That Stephen Harper is the undisputed leader in Canadian politics — that he utterly dominates the landscape, in a way no one else does — is a fact. It is also a blessing and a curse for the Conservative Party of Canada.
It is a blessing in the sense that Harper, more than any other person, is responsible for all of his party’s successes. It has been a long time in the making. About a decade ago, Harper commenced working on a three-step plan to transform Canada.
First, he brought together the warring factions of the right. He convinced Reformers and Progressive Conservatives that, unless they came together as a single conservative force, the Liberals would continue to beat them.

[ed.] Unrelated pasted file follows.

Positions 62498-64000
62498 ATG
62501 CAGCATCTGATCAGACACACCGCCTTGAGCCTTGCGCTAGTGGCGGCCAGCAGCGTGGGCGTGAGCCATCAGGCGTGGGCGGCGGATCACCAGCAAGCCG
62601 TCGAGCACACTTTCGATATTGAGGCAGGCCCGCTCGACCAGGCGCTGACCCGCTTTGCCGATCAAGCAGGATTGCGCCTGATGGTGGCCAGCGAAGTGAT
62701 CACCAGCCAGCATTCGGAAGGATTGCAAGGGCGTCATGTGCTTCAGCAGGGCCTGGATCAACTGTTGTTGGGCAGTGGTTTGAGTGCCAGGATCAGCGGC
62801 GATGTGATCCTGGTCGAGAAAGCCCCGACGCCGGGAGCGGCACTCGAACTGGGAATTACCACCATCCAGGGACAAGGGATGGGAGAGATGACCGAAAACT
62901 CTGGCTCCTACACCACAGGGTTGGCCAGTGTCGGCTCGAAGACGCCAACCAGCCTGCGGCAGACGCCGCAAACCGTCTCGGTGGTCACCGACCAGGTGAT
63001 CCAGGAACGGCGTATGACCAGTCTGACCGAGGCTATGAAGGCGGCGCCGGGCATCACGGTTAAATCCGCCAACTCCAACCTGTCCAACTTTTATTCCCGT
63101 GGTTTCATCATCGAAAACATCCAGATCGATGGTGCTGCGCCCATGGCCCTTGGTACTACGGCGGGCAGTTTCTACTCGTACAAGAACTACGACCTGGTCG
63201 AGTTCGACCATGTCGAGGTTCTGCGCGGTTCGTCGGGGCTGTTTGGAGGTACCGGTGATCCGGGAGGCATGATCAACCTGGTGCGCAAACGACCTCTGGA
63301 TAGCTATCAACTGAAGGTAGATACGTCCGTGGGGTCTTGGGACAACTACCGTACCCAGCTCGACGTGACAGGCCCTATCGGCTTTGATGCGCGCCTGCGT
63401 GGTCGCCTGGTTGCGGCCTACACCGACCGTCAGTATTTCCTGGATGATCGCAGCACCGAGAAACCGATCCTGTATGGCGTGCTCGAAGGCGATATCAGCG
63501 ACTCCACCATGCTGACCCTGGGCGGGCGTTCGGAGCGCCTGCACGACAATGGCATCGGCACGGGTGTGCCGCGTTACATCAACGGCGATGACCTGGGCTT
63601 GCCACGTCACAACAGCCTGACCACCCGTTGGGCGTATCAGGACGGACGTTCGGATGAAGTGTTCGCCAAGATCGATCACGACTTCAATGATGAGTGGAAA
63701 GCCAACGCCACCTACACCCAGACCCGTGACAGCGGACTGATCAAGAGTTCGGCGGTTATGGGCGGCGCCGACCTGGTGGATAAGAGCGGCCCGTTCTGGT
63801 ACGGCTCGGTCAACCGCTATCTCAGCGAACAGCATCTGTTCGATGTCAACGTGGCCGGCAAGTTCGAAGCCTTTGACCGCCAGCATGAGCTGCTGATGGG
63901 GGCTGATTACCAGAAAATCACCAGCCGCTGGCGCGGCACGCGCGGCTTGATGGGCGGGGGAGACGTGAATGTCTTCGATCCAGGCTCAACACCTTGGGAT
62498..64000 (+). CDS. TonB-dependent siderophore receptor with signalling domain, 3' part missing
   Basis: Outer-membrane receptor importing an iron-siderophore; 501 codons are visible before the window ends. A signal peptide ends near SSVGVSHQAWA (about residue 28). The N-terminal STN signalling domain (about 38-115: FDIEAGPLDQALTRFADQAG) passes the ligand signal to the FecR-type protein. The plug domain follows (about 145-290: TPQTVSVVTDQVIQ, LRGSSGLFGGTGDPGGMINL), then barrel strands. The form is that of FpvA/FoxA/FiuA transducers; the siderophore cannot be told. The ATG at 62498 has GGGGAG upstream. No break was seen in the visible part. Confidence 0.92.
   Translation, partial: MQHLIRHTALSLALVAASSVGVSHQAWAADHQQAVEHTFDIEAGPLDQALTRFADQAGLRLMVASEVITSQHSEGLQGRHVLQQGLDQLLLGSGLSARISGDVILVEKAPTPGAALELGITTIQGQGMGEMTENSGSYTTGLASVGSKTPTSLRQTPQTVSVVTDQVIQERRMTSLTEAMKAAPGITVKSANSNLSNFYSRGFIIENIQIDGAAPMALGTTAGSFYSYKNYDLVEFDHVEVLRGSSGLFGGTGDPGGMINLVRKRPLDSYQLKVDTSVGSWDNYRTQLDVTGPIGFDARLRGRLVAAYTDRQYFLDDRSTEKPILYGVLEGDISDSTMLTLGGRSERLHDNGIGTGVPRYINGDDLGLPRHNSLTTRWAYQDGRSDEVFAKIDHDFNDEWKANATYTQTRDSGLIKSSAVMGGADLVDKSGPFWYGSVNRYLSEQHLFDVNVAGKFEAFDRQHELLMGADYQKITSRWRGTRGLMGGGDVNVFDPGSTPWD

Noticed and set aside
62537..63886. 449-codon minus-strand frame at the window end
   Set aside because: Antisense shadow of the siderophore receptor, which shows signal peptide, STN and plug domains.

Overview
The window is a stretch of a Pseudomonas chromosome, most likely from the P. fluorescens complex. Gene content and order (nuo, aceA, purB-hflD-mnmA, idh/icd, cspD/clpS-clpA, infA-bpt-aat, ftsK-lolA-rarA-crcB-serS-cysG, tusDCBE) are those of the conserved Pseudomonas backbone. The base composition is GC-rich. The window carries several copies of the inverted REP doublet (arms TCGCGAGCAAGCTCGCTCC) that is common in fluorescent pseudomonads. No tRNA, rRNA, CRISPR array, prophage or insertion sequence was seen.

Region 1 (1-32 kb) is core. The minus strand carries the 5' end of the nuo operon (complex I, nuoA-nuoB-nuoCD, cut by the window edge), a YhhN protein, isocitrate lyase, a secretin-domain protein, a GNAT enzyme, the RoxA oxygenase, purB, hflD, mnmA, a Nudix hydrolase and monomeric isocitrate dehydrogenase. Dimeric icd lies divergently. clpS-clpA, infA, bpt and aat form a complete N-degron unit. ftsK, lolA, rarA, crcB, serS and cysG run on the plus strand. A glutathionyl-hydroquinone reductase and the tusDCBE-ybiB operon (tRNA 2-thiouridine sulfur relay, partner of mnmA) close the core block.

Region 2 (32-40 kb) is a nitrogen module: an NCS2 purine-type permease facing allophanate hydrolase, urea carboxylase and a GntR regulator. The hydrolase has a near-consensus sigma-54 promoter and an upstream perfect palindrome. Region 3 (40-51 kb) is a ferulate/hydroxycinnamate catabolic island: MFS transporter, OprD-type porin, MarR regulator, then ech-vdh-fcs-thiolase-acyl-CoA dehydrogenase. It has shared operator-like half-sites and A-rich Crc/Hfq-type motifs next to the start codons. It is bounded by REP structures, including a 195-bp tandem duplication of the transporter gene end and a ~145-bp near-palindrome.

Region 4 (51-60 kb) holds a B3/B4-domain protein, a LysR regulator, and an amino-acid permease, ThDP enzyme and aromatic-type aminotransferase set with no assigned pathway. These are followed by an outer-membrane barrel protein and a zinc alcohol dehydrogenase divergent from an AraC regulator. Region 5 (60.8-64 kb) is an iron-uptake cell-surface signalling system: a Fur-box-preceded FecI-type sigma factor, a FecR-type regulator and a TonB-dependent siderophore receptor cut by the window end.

Harper knew his principal rival was, and remains, the Grits. Over a decade, Harper has methodically deconstructed the Liberals, to the point where the once Natural Governing Party is a rump in the House of Commons.
Finally, Harper has moved his party to the centre, and shed much of the racism and extremism that once was synonymous with the Reform Party. He now has the most ethnically diverse caucus in the House of Commons, and he has purged most of the rednecked mouth-breathers who dominated his caucus. Just a few weeks ago, he mercilessly put down a social conservative attempt to reopen the abortion debate.